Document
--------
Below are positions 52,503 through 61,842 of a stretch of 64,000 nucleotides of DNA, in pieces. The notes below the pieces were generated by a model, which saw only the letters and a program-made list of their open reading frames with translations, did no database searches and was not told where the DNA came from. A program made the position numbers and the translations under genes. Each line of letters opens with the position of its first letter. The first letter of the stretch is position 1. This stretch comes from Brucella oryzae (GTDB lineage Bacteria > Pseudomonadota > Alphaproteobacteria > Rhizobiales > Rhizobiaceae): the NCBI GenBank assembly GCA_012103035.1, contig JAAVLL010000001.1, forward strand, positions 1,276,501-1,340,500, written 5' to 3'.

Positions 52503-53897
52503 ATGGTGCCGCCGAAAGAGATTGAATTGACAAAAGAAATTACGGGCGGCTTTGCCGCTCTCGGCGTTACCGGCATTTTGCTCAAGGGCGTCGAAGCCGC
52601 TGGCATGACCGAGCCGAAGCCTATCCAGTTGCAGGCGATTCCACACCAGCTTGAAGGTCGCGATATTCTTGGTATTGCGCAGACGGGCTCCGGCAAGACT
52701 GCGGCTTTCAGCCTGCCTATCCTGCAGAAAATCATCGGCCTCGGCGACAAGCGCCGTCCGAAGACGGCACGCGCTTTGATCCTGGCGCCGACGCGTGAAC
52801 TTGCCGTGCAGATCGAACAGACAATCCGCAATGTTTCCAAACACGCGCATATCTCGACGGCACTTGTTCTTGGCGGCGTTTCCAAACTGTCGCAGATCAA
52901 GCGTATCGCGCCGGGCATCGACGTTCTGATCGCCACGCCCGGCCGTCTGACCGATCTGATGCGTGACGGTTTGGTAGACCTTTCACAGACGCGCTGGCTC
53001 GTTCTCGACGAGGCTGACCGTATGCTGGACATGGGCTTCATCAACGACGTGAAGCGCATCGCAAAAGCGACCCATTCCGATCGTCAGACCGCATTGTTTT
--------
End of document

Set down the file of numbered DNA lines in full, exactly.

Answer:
Below are positions 52,503 through 61,842 of a stretch of 64,000 nucleotides of DNA, in pieces. The notes below the pieces were generated by a model, which saw only the letters and a program-made list of their open reading frames with translations, did no database searches and was not told where the DNA came from. A program made the position numbers and the translations under genes. Each line of letters opens with the position of its first letter. The first letter of the stretch is position 1. This stretch comes from Brucella oryzae (GTDB lineage Bacteria > Pseudomonadota > Alphaproteobacteria > Rhizobiales > Rhizobiaceae): the NCBI GenBank assembly GCA_012103035.1, contig JAAVLL010000001.1, forward strand, positions 1,276,501-1,340,500, written 5' to 3'.

Positions 52503-53897
52503 ATGGTGCCGCCGAAAGAGATTGAATTGACAAAAGAAATTACGGGCGGCTTTGCCGCTCTCGGCGTTACCGGCATTTTGCTCAAGGGCGTCGAAGCCGC
52601 TGGCATGACCGAGCCGAAGCCTATCCAGTTGCAGGCGATTCCACACCAGCTTGAAGGTCGCGATATTCTTGGTATTGCGCAGACGGGCTCCGGCAAGACT
52701 GCGGCTTTCAGCCTGCCTATCCTGCAGAAAATCATCGGCCTCGGCGACAAGCGCCGTCCGAAGACGGCACGCGCTTTGATCCTGGCGCCGACGCGTGAAC
52801 TTGCCGTGCAGATCGAACAGACAATCCGCAATGTTTCCAAACACGCGCATATCTCGACGGCACTTGTTCTTGGCGGCGTTTCCAAACTGTCGCAGATCAA
52901 GCGTATCGCGCCGGGCATCGACGTTCTGATCGCCACGCCCGGCCGTCTGACCGATCTGATGCGTGACGGTTTGGTAGACCTTTCACAGACGCGCTGGCTC
53001 GTTCTCGACGAGGCTGACCGTATGCTGGACATGGGCTTCATCAACGACGTGAAGCGCATCGCAAAAGCGACCCATTCCGATCGTCAGACCGCATTGTTTT